I received some astonishing news when I was flying to Donsol, one of the world's whale shark capitals: a megamouth shark (Megachasma pelagios) had been discovered in Mexico, only the 52nd since the first sighting of this mysterious animal in Hawaii in 1976.
Two years ago, number 42 was caught in a fishing net at a depth of 200 meters and was taken to Donsol. Measuring more than 4 meters long and weighing in at 500kg, it didn't survive it's injuries and was eaten in “kinout,” a local recipe with coconut, sadly, very often using manta ray. For a meal, which was without doubt one of the rarest in the world, this shark was lost to science. It was one of the fishermen who told me this remarkable story.
Little is known about the megamouth shark. It appears to pass most of it's time at a depth of around 1000 meters and then rise toward the surface to feed on plankton, jellyfish and small fish. Like whale sharks and basking sharks, megamouth sharks are filter feeders. It's name is credited to it's enormous mouth (up to 1.3 meters wide) which is filled with tiny teeth.
Several symbols surround this very rare take in Donsol. First of all, it is undeniable that very little is known about the depths of the ocean and the mysterious animals that live there. It is also proof of the indisciminating damage caused by drift nets on all ocean life. Whale sharks are too often victims. On a more positive note, there is no longer any doubt about the richness of sea life in Donsol. This region possesses an incredible biodiversity that must be conserved, a treasure to protect, and quickly. The whale sharks are making no mistake when they stop in Donsol during their annual migration.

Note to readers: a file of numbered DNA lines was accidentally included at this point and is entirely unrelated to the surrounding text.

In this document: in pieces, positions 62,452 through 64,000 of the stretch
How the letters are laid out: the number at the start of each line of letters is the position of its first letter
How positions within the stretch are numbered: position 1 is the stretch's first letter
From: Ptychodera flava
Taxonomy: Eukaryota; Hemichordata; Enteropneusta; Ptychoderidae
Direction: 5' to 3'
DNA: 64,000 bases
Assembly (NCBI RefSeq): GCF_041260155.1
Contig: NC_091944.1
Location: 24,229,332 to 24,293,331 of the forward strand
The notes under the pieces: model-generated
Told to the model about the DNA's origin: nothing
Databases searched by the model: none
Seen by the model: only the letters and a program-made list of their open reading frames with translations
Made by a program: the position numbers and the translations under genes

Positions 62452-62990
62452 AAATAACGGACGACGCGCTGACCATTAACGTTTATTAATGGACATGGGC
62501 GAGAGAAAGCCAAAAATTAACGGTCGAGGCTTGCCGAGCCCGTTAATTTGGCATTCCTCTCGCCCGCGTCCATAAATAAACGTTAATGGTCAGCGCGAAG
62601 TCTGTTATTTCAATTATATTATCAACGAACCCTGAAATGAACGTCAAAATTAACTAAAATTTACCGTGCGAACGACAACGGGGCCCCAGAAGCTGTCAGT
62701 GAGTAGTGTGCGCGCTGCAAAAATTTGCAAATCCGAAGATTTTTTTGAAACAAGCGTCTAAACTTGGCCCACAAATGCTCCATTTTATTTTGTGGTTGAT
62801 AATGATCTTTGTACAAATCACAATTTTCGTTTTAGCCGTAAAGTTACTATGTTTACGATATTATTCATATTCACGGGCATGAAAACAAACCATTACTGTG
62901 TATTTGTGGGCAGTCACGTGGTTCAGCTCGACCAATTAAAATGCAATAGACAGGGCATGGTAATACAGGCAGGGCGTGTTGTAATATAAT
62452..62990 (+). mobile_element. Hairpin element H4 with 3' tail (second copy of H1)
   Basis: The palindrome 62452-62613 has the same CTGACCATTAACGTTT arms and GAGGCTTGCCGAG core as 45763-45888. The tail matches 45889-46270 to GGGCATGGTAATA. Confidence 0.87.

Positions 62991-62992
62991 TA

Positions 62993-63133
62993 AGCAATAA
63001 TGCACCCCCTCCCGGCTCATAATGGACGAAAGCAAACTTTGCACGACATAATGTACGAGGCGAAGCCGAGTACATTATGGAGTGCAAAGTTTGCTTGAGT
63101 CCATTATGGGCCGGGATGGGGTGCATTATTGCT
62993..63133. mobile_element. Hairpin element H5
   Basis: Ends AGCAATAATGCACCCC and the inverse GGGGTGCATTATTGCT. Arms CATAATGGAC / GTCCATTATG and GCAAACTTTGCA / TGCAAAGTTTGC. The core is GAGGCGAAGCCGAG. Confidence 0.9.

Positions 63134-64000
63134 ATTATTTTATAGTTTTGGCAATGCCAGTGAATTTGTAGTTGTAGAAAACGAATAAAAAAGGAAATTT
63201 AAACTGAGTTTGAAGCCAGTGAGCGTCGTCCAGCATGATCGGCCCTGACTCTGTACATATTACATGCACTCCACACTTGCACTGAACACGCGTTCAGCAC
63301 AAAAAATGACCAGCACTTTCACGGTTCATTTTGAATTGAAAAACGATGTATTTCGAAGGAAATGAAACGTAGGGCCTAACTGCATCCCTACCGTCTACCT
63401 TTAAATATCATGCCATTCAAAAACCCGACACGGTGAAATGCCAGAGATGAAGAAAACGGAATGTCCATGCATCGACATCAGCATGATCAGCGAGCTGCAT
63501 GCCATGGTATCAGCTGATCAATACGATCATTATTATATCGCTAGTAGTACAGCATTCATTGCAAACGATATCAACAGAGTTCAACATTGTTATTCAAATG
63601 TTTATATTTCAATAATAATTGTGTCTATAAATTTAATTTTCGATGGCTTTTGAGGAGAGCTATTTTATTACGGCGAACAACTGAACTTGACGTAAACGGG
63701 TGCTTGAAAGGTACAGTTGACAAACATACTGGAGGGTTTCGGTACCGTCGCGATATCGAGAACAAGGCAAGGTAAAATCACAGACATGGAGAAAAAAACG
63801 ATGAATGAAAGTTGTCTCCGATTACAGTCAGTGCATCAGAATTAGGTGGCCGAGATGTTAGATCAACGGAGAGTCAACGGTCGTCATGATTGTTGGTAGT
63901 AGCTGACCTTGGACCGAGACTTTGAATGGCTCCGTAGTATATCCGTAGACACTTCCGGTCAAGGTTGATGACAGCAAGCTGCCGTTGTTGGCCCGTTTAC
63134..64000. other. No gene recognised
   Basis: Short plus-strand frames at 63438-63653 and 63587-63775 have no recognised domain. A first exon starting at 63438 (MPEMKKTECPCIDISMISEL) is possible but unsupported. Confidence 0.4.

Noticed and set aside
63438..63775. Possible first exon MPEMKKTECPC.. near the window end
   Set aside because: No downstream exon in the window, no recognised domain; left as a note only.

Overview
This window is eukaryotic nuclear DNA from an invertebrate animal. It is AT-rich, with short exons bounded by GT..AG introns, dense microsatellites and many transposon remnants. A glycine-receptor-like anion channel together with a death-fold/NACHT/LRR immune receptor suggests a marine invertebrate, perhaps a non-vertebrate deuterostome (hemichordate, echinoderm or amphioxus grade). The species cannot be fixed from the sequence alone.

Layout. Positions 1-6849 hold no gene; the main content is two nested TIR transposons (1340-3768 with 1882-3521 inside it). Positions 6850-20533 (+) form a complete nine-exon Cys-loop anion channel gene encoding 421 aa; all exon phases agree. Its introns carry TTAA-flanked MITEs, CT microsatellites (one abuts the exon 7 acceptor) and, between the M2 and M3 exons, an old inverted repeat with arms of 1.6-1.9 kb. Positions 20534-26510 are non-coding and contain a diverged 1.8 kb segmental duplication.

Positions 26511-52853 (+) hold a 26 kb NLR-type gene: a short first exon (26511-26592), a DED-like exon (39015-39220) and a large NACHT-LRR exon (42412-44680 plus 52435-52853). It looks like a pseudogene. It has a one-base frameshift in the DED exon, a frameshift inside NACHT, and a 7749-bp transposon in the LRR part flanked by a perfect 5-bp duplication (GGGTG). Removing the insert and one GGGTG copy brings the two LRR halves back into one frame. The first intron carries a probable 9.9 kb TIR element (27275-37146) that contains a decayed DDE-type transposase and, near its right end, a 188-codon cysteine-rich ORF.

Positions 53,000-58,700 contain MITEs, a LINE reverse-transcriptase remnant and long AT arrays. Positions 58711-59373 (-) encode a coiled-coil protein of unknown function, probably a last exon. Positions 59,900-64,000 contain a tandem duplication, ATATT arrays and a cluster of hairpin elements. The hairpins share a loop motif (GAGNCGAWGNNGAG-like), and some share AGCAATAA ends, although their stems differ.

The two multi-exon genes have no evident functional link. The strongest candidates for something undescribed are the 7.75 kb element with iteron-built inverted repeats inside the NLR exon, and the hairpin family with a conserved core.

It is time to go and tell this story to the students in the schools of Donsol and Sorsogon province. They don't know much about the marine life in the area surrounding them and in their eyes it is a mystery. We often only protect what we know!
A short trip to meet the megamouth shark:
June 2012 - Dwarka, India: thanks to funds raised by Eco-6 stuffed toys, ECO-SYS ACTION and BOOPY have been able to finance security equipment for fishermen trained in rescuing whale sharks taken in fishing nets along the coast of Gujarat in India. The WILDLIFE TRUST OF INDIA has succeeded in stopping the massacre and involving fishing communities in whale shark protection through an eco-tourism project that will be much more profitable in the future.